Why do poppies and sunflowers grow as a single flower per stalk while each stem of a tomato plant has several branches, each carrying flowers? In a new study, published in this week's issue of the open access journal PLoS Biology, Dr. Zachary Lippman and colleagues identify a genetic mechanism that determines the pattern of flower growth in the Solanaceae (nightshade) family of plants that includes tomato, potato, pepper, eggplant, tobacco, petunia, and deadly nightshades. Manipulation of the identified pathway can turn the well known tomato vine into a highly branched structure with hundreds of flower-bearing shoots, and may thereby result in increased crop yields.
While the development of individual flowers is well understood, the molecular mechanisms that determine the architecture of inflorescences - flower-bearing shoots - are not. The way that inflorescences branch determines the number and distribution of flowers; in peppers (capsicum) inflorescences do not branch, so flowers are singular; in tomatoes, inflorescence branching is repetitive and regular, forming a zigzagged vine The tomato mutants anantha (an) and compound inflorescence (s) have long been known to produce large numbers of branches and flowers, and the new work elucidates the underlying genetics.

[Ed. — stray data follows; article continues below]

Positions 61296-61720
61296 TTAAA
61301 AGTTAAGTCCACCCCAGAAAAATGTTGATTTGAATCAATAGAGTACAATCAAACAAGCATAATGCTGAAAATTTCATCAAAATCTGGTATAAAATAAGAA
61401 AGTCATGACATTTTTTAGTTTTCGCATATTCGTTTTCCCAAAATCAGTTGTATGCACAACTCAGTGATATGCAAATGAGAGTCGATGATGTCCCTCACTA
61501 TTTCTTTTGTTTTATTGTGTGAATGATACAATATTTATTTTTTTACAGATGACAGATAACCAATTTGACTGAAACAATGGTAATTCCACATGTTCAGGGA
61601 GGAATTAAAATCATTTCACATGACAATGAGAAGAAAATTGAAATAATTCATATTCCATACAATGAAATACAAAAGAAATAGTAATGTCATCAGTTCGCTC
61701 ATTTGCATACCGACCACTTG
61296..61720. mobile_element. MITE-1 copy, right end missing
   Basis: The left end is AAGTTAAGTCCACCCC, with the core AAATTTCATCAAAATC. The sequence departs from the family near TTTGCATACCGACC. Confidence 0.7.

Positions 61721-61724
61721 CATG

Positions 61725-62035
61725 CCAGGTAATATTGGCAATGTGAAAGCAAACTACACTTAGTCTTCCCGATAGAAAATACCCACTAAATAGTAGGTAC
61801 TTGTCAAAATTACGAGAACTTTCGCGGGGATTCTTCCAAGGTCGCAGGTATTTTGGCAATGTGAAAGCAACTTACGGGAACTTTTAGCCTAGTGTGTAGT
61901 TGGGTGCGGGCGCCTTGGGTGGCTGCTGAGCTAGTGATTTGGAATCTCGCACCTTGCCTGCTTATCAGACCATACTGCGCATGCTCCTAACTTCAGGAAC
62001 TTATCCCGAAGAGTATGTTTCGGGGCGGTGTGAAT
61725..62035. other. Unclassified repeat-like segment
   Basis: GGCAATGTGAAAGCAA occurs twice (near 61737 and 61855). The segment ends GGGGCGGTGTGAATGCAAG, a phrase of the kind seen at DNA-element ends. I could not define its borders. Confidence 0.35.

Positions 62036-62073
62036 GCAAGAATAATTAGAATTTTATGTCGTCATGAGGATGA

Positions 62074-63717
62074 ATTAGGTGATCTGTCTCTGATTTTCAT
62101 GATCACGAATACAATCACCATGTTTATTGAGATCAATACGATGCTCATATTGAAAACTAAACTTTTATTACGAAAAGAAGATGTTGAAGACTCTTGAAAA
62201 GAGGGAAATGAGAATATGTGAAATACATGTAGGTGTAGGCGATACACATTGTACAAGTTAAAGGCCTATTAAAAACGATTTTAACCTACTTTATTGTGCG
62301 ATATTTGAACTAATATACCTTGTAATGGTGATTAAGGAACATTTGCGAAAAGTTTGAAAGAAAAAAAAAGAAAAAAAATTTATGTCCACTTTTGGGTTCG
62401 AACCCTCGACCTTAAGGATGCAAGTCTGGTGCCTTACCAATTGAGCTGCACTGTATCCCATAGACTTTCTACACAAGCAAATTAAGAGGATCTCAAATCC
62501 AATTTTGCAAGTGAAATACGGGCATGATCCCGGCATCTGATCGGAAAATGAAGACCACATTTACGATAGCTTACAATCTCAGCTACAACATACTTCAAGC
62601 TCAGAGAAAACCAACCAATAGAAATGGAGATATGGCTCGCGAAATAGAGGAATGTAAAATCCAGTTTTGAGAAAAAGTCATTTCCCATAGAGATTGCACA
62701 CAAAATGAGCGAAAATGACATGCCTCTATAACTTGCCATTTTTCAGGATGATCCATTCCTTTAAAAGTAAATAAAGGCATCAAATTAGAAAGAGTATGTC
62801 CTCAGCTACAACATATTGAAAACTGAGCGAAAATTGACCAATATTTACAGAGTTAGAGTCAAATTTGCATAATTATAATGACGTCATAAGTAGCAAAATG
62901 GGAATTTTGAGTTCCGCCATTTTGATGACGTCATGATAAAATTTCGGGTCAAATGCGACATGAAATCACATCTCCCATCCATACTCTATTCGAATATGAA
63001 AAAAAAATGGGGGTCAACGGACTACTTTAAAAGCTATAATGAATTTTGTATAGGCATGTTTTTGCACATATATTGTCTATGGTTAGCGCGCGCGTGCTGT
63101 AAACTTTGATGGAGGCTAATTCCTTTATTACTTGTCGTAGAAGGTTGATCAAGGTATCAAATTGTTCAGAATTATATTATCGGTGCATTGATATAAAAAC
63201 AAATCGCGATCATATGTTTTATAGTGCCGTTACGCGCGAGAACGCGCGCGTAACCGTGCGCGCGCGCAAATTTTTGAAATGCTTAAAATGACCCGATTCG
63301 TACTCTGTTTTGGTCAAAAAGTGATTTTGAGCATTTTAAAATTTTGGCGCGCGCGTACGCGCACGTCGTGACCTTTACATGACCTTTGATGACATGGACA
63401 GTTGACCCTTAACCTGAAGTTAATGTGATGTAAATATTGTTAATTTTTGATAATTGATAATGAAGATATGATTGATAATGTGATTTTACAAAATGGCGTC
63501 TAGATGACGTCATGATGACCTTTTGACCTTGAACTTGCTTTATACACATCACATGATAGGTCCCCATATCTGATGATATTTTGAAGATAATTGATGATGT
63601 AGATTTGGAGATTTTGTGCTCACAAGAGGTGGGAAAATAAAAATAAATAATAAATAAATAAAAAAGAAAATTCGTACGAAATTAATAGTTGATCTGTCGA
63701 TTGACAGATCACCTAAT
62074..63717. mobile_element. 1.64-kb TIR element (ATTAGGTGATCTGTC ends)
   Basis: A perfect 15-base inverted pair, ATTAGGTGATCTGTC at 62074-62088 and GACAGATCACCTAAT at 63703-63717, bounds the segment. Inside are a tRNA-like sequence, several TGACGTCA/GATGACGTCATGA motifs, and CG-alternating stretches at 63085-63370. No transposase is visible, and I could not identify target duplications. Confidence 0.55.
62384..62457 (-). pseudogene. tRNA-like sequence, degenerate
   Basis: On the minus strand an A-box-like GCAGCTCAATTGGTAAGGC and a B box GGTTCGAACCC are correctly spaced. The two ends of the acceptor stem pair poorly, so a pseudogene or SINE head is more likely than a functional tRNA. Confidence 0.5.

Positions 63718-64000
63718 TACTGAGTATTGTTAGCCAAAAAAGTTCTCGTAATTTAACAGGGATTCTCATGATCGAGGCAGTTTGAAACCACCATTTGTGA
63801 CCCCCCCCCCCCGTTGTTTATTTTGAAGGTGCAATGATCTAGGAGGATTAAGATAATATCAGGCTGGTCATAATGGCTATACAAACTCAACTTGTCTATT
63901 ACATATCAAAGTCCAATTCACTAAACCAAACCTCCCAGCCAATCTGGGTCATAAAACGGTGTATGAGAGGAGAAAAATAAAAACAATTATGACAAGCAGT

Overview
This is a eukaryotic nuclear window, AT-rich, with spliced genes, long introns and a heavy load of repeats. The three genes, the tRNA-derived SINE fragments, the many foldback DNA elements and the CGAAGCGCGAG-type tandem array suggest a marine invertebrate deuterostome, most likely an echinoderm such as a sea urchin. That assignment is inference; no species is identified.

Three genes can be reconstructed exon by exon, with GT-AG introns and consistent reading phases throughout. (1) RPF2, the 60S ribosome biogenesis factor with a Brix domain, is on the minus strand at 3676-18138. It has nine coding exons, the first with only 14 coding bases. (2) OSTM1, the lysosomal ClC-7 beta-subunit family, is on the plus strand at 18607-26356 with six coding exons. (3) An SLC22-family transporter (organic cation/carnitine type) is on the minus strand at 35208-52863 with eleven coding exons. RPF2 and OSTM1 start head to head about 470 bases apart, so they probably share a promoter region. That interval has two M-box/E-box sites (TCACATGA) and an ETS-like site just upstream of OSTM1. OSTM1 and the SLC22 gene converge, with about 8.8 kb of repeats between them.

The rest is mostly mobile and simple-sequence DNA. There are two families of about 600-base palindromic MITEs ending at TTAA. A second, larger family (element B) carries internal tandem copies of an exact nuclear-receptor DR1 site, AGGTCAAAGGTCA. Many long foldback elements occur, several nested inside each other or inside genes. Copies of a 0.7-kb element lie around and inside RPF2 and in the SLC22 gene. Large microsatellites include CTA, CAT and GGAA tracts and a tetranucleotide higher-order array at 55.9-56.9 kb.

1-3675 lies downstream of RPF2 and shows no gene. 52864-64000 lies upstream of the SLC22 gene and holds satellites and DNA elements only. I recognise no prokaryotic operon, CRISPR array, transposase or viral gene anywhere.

Dr. Lippman, and a team of researchers drawn from three institutions in Israel, investigated inflorescence branching by studying these mutant tomato plants. They identified the genes responsible: the anantha (AN) and compound inflorescence (S) genes. S is a member of the well known homeobox gene family, which plays a crucial regulatory role in patterning both animals and plants. Lippman et al. have shown that manipulation of these genes in tomato plants can dramatically alter the architecture and number of inflorescences, and that altered activity of AN in pepper plants can stimulate branching. Variation in S also explains the branching variation seen in domestically grown tomato strains.
The two genes work in sequence to regulate the timing of development of a branch and a flower so, for example, slowing down the pathway that makes a flower allows for additional branches to grow. While this study by Lippman et al. focuses on variations in particular nightshades, the insight leads to a new understanding of how many plants, such as trees, control their potential to branch.
|Contact: Sally Hubbard|
Public Library of Science